In the half-context of materialism, greed and power are not sins or illnesses but perfectly rational behaviors designed to maximize the benefits of materialism for the self. And if we expand the notion of the material self to include some version of family or society or world, rational behavior will attempt to maximize the benefits to be gained from the exploitation of material resources and power. Accommodating a larger sense of self simply means accommodating a larger sense of the resources and power. Accommodating a larger sense of self simply means accommodating a larger sense of the resource base. In economic terms, this means internalizing externalities. If my idea of self doesn't extend beyond my own skin, I can externalize the cost of my behaviors to others: I will smoke a cigarette (or build a factory and dump its effluents) whenever and wherever I please. If I enlarge my sense of self to include family, I won't smoke at home (or bury the effluents in my own backyard). Or, to include society, I won't smoke in public places (and will ship the effluents overseas). Or to include the world, I will look to technology to come up with a safer cigarette (or an appropriate technology).  What I will not do is give up the material pleasures of smoking or technology because that's all there is: the material pleasure. And if I am convinced that, for the sake of my health, I must give it up, then I'll replace it with another and devote whatever time and resources are necessary to getting it and will have no peace or joy until I've gotten it abundantly. No matter what form the self, the family, the society, the economy or the world take for me, if its limits are material, its aspirations will also be material. - My destiny, my desire, my goal, my ambition, will be meaningless because materialism has to do with pleasure and pain, not with meaning. Or, if one insists on meaning, then meaning will reside in trying to maximize pleasure and minimize pain. Or, if one insists on meaning, then meaning will reside in trying.

And to enlarge one's sense of meaning, one's perception? The answer is in Blake or Whitman and in psychology and religion, but the answer is not Blake or Whitman or psychology or religion. It is, according to Buddha, to take one way of phrasing the answer, right views, right resolve, right speech, ridht conduct, right livelihood, right effort, right mindfulness, and right meditation. E.F. Schumacher tried to develop a Buddhist economics. His followers have tried to develop an appropriate technology. The aspiration towards and practice of one is not the same as the aspiration towards and practice of the other. One perceives the whole of our experience, the other only half. We begin to recover the missing half, along with peace and joy, by reading Blake and Whitman with both eyes open, by finding the right meditation to keep both eyes open long enough to “Awake! awake o sleeper of the land of shadows, wake! expand!” (Could Plato write a commentary on that line or what?) The Self is inclusive, and it includes not just women and men, straight and gay, red and yellow, black and white, rich and poor, market economies and home economies; it also includes spirit.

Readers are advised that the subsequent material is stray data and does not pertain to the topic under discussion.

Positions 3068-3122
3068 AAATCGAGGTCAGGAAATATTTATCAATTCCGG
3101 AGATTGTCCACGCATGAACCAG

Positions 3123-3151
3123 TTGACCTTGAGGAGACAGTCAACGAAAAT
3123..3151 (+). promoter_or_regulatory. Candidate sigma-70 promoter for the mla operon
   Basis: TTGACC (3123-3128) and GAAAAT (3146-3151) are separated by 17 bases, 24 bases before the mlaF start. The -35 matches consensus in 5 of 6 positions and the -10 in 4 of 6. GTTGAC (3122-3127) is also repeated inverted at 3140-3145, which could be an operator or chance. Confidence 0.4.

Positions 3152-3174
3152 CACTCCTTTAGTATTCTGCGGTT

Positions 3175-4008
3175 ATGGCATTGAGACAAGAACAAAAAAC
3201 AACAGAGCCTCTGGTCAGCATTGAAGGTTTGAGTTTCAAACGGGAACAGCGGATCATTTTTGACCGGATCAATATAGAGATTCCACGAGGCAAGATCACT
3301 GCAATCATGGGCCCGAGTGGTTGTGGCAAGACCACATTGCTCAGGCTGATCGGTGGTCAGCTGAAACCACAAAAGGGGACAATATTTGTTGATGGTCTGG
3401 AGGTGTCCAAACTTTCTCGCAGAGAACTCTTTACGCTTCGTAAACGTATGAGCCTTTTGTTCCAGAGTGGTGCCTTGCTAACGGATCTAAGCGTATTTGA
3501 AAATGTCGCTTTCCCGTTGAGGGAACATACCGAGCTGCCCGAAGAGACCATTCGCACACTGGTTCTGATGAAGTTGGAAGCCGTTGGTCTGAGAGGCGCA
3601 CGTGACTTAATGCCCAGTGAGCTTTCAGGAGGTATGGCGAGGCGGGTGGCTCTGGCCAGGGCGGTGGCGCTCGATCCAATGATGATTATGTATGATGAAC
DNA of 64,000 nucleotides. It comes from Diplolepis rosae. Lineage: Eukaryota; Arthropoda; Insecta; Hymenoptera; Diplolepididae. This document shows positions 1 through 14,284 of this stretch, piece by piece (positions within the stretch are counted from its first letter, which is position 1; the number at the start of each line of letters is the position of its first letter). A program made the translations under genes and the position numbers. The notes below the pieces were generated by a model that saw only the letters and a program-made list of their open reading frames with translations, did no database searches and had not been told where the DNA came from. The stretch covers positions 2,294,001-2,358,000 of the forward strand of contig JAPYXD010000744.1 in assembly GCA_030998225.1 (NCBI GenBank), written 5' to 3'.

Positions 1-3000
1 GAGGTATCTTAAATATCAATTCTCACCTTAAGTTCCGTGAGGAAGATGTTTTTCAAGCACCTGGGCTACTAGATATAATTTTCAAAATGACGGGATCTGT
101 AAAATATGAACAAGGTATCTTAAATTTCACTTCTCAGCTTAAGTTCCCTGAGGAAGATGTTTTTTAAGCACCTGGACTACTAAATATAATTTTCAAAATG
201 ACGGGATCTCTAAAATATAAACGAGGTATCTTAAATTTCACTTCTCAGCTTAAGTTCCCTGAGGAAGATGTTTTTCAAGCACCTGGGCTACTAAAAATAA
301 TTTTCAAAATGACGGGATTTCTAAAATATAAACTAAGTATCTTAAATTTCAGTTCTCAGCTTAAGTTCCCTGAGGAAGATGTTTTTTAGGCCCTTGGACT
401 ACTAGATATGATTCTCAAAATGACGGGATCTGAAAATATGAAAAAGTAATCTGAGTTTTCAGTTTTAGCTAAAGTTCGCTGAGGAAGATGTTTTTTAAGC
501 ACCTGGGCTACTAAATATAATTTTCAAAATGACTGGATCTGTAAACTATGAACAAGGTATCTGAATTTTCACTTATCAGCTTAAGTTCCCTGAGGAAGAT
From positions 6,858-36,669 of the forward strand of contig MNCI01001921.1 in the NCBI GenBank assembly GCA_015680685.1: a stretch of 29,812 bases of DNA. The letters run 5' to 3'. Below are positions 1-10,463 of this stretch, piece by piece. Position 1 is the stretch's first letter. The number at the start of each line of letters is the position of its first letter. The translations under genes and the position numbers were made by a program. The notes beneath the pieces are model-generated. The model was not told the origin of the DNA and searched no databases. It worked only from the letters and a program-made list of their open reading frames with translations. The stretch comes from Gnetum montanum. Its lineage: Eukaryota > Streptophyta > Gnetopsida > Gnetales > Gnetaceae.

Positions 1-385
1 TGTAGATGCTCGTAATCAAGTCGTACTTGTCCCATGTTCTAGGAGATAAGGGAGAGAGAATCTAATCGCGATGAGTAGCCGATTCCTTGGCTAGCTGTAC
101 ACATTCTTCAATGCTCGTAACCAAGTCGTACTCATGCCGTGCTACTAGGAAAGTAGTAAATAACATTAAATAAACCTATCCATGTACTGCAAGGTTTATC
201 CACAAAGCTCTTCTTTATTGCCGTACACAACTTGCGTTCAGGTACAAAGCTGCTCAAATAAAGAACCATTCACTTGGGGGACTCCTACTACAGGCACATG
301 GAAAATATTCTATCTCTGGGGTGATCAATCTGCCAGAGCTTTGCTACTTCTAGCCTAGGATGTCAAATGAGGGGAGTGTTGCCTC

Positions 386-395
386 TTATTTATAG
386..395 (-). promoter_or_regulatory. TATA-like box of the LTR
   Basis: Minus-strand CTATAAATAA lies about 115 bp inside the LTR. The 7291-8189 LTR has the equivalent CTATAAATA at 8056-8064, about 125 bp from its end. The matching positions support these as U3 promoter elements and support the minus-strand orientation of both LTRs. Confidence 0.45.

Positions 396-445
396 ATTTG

My wish is for every one of us to be set free to see it with both eyes open.

Pete Notier
December, 1992

Recollections About “The Old Radical”

Charles Glatt

I first heard of Axel Nielsen during the tumult of the late Sixties. A friend of mine within the peace movement advised me to go to Peoples Church so I could check out this man said to be well worth meeting. Not only did he attend services there, I was told, but he also saw to it that the church's literature rack was kept well-stocked with an impressive array of antiwar pamphlets.

My curiosity piqued, I simply had to heed this advise. It wasn't hard to spot Axel, a kindly but somewhat frail-looking man well into his seventies at the least. There he was, his coat lapels festooned with buttons--tridents, doves, and other paraphernalia identified with those who protested our country's involvement in Vietnam.

I found him warm, unassuming, and thoroughly earnest in his convictions. He pressed a stack of pamphlets into my hand and asked whether there were enough of them for me to give to all the persons I knew who needed convincing about the wrongness of that brutal war. My wife and I had to return to church the next Sunday, for there we'd met a kindred soul--and others who also were distraught about the moral and political climate rampant in the country. Just about every Sunday from then on I'd see him there proselytizing for a cause he so obviously cared about, seemingly unfazed by the hostile reception he sometimes got. As time went by, I found myself taking over from him the responsibility for stocking the literature display with peace propaganda.